Livonia City Council 2017 Election candidate profiles
By Adam Nowak Staff Writer
The city of Livonia is preparing to elect its 2017 City Council. The City Council is comprised of seven members, one being City Council President and another being the City Council Vice President. The president and vice president seats are available this election as the candidate with the most votes will be designated as City Council president and the runner-up receiving the Vice President spot.
The remaining two seats will be for the third and fourth place. Furthermore, the top three candidates will serve four-year terms and the fourth place finisher will be serve a two-year term.
The Livonia City Council meets two to three times a week and deals with a variety of topics, with its largest responsibilities involving oversight of the city budget, dealing with locational zoning, enacting city ordinances and the approval of construction and physical improvement of the city. According to Livonia City Council rules and regulations, candidates cannot spend more than eight years in a row on City Council. Once a candidate is on Council for eight years, they are obligated to sit an election out.
Who’s on the ballot?
Democratic incumbent candidate Jim Jolly is seeking re-election. Jolly was appointed to the position when Susan Nash resigned from her seat to become City Clerk due to his fifth place finish in the 2015 City Council election.
Earlier in his career, Jolly was a magistrate for Livonia’s 16th District Court. Jolly is heavily in favor of an updated Livonia master plan, which involves economic and physical development of the city. Jolly also seeks to push for more transparency between the city government and its residents, believing that the flow of information regarding what is happening in Livonia is lacking and residents deserve to be more informed. Jolly’s campaign is endorsed by the Livonia Police Officers Association, Livonia Fire Fighters Association and the Livonia Observer.
Brian Meakin is a Republican incumbent with 12 years of public service as a Livonia city councilman under his belt, two of which he spent as Council Vice President. According to Livonia City Council rules and regulations, candidates cannot spend more than eight years in a row on City Council. Once a candidate is on Council for eight years, they are obligated to sit an election out. As president of Meakin and Associates Inc., a family owned insurance company, Brian Meakin believes that Livonia must compete with neighboring cities to obtain small businesses. Meakin also believes in the city’s ability to maintain a family environment in pristine condition as well as building stronger schools and lowering taxes across the board.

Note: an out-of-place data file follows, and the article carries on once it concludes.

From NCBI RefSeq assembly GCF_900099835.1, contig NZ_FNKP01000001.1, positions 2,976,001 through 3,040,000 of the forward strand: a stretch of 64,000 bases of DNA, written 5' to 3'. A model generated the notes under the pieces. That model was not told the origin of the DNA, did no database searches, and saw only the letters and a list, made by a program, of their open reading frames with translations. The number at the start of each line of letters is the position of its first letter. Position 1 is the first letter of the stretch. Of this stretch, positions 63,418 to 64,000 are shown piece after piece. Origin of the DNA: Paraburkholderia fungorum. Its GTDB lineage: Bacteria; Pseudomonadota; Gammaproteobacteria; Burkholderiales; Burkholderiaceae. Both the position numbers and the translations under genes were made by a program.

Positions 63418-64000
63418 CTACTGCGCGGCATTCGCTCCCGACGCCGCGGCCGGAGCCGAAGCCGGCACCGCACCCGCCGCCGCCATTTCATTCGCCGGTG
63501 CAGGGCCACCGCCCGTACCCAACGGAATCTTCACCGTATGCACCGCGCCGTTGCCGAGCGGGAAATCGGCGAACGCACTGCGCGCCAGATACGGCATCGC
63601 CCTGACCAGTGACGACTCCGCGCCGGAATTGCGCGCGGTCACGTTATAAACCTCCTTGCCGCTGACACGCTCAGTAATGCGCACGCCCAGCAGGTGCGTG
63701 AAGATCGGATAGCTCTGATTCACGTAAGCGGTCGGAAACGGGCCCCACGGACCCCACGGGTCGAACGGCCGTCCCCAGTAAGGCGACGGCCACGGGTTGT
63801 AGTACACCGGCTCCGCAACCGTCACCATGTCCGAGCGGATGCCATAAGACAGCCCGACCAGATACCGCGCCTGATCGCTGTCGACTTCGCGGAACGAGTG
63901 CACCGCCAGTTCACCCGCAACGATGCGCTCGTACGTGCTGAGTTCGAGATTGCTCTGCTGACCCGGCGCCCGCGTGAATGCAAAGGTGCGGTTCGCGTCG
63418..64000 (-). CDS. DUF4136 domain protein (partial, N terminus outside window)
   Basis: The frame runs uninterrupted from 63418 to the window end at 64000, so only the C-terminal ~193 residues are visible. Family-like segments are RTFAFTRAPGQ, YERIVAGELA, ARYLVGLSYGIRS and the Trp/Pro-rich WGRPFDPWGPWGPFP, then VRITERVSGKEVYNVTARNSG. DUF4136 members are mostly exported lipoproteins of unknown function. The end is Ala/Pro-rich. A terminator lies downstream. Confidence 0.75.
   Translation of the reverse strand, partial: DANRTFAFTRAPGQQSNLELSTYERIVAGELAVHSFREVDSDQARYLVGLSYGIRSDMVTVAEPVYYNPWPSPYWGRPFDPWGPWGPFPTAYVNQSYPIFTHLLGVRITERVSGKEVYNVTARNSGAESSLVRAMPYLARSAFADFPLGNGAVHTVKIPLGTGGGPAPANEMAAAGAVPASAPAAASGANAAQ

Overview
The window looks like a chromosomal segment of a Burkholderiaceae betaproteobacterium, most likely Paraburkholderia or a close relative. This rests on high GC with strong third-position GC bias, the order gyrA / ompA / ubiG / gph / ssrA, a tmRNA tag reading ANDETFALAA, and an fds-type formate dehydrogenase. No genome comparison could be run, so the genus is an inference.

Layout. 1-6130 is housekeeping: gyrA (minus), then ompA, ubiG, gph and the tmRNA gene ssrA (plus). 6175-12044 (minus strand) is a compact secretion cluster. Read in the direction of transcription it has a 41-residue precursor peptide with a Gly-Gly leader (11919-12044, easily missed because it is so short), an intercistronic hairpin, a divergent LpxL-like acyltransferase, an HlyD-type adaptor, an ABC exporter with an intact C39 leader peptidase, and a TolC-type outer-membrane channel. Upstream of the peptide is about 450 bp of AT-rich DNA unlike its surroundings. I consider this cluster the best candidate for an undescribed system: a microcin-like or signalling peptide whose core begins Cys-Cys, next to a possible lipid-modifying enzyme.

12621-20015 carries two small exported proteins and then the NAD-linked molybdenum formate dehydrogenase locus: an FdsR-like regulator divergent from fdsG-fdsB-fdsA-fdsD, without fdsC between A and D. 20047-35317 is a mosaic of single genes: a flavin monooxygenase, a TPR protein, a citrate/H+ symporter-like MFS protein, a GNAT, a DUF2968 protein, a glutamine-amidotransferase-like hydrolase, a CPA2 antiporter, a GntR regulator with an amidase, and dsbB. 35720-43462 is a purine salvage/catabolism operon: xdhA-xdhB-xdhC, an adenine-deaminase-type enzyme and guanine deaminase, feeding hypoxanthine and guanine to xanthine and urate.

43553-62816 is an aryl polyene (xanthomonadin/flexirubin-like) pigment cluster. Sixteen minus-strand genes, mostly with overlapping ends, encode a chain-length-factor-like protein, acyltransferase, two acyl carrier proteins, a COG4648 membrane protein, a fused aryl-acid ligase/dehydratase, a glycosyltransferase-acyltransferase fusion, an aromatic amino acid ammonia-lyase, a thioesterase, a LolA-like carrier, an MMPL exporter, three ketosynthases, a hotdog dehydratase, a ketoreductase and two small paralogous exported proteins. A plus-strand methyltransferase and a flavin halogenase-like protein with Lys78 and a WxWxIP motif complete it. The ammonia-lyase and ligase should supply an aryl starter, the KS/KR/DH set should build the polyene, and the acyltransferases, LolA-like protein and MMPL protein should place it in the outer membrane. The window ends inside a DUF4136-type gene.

Republican runner Laura Toy has been in the local political eye for years, and dreams of Livonia continuing to flourish as a city where families can thrive. Toy has served eight years on Livonia City Council, some of which were spent as Council President. Toy also served four years in the Michigan House of Representatives as well as two in the Michigan State Senate. Toy also co-owns a small local flower shop called Cardwell Florist. Toy wants to continue to have public safety and city services as a high priority for the government. Furthermore, Toy wants to work for the success of Livonia small business so that the city can encourage businesses to thrive. Toy also has a very strong relationship with public safety departments and wants to continue to provide them with the best equipment to do their jobs to the best of their ability.
Cathy White is another democratic incumbent candidate seeking re-election, with a large legal background representing the city of Livonia in civil and tax cases. In all, White has nearly 30 years of experience in municipal government. Like fellow democratic candidate Jolly, White is in favor of updating the master plan for the city of Livonia, believing that the city needs people with experienced backgrounds to be able to implement the plan.
The General Election for Livonia City Council will take place Nov. 7 from 7 a.m. to 8 p.m. To find your voting precinct, please visit the city’s website at ci.livonia.mi.us.